Making it Modern: Slipcovers and Pillows
I walked in to the most amazing little shop the other day. Or at least I thought it was a “shop” at first. After chatting with the whimsical and creative-spirited owner I learned it was her showroom. Heather Garrett explained it was originally just a place to showcase her ideas to clients but with a more artful and sophisticated community moving in around her, she thought it couldn’t hurt to open her doors to the public.
Heather’s showroom is definitely high-end gorgeous, but with a modern, relaxed feel. The artwork and accessories she sells in her store are unique and exploding with story… like things you’d discover traveling the world. The furniture was also amazing. As I explored the textures and fabrics, I got a sense for what makes these pieces feel so much more luxurious than the pillows and slipcovers I make at home.
These pieces seem to take notes from fashion…particularly from the world of high-end denim. If you have ever seen the painstaking careful “destruction and deconstruction” that happens with every pair of expensive jeans you know what I’m talking about. The fabric is wrinkled and pressed with a blazing hot iron, worn with sandpaper, ripped, torn, and otherwise abused to look like it has been around forever. I wondered, how can I use these methods to make my home sewing projects look more like these gorgeous things? Let’s talk about how to use these principles to make home made pillow covers that have designer style.
1. Size and Fit
The size of your slipcover/pillow case matters if you are trying to achieve this look. Add an 1/2 to 1 inch more on all sides than you think you should. The case should float around the pillow rather than fit like a glove.
The filling on high-end pillows is almost always down or feathers. If you are allergic, you can either try an under cover to provide an allergen barrier or look for “down-like” fill or pillow forms so the pillows relax when they are placed on a bed or sofa. They should be firm but form fitting and appear super chilled out when they are sitting on their own. Like you just can wait to jump into them…belly flop!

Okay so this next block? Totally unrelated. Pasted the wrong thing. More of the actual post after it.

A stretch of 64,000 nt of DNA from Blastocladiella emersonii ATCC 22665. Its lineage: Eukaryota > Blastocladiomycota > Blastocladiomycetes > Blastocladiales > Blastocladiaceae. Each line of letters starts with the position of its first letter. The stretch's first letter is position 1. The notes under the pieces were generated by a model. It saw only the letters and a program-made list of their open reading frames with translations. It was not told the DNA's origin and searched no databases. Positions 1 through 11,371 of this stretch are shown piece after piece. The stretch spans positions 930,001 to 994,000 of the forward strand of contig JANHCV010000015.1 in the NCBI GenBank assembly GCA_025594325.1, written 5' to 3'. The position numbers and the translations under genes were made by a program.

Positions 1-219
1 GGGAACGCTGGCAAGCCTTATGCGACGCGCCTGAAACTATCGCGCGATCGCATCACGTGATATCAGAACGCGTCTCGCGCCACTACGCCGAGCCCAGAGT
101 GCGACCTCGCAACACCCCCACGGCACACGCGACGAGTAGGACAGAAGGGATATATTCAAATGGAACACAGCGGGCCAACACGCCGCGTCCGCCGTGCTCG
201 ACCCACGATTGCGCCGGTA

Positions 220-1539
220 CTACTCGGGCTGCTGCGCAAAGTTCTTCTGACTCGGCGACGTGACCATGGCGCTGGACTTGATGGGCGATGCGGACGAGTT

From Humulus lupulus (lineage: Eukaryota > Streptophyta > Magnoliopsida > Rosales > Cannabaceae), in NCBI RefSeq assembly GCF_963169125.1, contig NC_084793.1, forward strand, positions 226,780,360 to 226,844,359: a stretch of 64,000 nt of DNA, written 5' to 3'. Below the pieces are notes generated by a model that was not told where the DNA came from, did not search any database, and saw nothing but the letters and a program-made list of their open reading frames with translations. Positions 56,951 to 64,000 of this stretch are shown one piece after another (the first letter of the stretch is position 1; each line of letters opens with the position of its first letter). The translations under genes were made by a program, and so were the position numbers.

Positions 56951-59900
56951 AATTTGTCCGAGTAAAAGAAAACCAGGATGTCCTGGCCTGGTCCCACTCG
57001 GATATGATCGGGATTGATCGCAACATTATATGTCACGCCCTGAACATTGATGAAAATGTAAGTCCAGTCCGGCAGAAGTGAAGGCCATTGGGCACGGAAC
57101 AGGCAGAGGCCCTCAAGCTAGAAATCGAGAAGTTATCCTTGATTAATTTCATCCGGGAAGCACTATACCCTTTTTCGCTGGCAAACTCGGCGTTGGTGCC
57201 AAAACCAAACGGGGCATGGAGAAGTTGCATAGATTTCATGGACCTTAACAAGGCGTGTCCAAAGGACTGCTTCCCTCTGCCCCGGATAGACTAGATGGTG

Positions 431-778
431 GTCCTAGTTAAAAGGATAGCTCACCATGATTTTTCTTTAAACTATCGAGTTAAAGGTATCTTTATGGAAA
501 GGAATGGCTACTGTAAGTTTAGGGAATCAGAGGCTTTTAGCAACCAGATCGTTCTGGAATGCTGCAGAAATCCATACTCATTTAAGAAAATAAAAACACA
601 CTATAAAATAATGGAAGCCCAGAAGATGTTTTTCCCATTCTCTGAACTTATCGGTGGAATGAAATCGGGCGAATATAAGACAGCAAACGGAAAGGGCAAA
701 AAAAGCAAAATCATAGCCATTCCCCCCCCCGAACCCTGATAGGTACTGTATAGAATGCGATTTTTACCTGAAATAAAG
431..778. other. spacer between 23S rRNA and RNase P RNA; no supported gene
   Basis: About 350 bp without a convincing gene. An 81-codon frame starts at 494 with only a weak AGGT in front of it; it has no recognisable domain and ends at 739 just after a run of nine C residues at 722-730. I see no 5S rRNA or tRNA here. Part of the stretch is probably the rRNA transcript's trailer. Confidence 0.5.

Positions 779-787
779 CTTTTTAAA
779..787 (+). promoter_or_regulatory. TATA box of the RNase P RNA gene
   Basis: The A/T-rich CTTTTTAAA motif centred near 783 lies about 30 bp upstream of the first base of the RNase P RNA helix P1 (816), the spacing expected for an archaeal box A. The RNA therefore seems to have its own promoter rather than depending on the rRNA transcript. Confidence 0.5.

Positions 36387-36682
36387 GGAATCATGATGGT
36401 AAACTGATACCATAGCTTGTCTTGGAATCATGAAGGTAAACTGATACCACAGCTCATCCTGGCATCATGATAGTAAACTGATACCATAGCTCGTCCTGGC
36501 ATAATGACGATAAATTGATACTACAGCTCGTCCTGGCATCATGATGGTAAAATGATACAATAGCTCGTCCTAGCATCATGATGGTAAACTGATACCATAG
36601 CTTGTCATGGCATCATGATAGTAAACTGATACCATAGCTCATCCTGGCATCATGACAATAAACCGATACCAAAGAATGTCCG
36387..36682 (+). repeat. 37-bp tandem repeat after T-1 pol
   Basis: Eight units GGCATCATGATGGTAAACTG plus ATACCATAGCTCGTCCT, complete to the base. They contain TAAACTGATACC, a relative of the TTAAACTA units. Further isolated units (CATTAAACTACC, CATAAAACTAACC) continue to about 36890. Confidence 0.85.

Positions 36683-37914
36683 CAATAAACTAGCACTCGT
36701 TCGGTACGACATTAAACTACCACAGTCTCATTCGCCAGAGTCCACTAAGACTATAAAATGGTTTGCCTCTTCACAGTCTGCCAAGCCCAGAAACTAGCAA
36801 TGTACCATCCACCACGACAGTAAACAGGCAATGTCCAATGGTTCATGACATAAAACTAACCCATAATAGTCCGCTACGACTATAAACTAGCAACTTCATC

2.Fabric and Texture
Heavy fabrics tend to work better for this look and hold up better to any distressing you might want to play with. White or natural cotton duck is a classic for this. Make sure you launder (Wash and Dry) it first to help it along and protect against future shrinking (remember we want these to appear a little oversized.) You can play with patterns here too but stick to upholstery grade, heavier weight fabrics for the best results.
3. Trim and Construction
A couple of details can make a huge difference here. You might want to play with changing up square corners — try using a pin tuck technique or round the corners slightly. I like to use cotton cording either wrapped in the same fabric or a different accent fabric around the outer seams of my pillow covers. Remember you will only see about 1/4 inch of the fabric when it is sewn into the seams of your pillows so plan accordingly with the way the pattern runs.
The method of closing up your pillow cover is up to you…I like to do a two-piece, overlapping back with a few buttons or ties. You might use an exposed zipper for an edgier style.
Interior Design by Heather Garrett Interior Design – she is amazing and totally gets clients budget needs.
Fabric Distressing Techniques – Everything from sandpaper to coffee and cheese graters can help you get a custom distressed look to your heavier fabrics.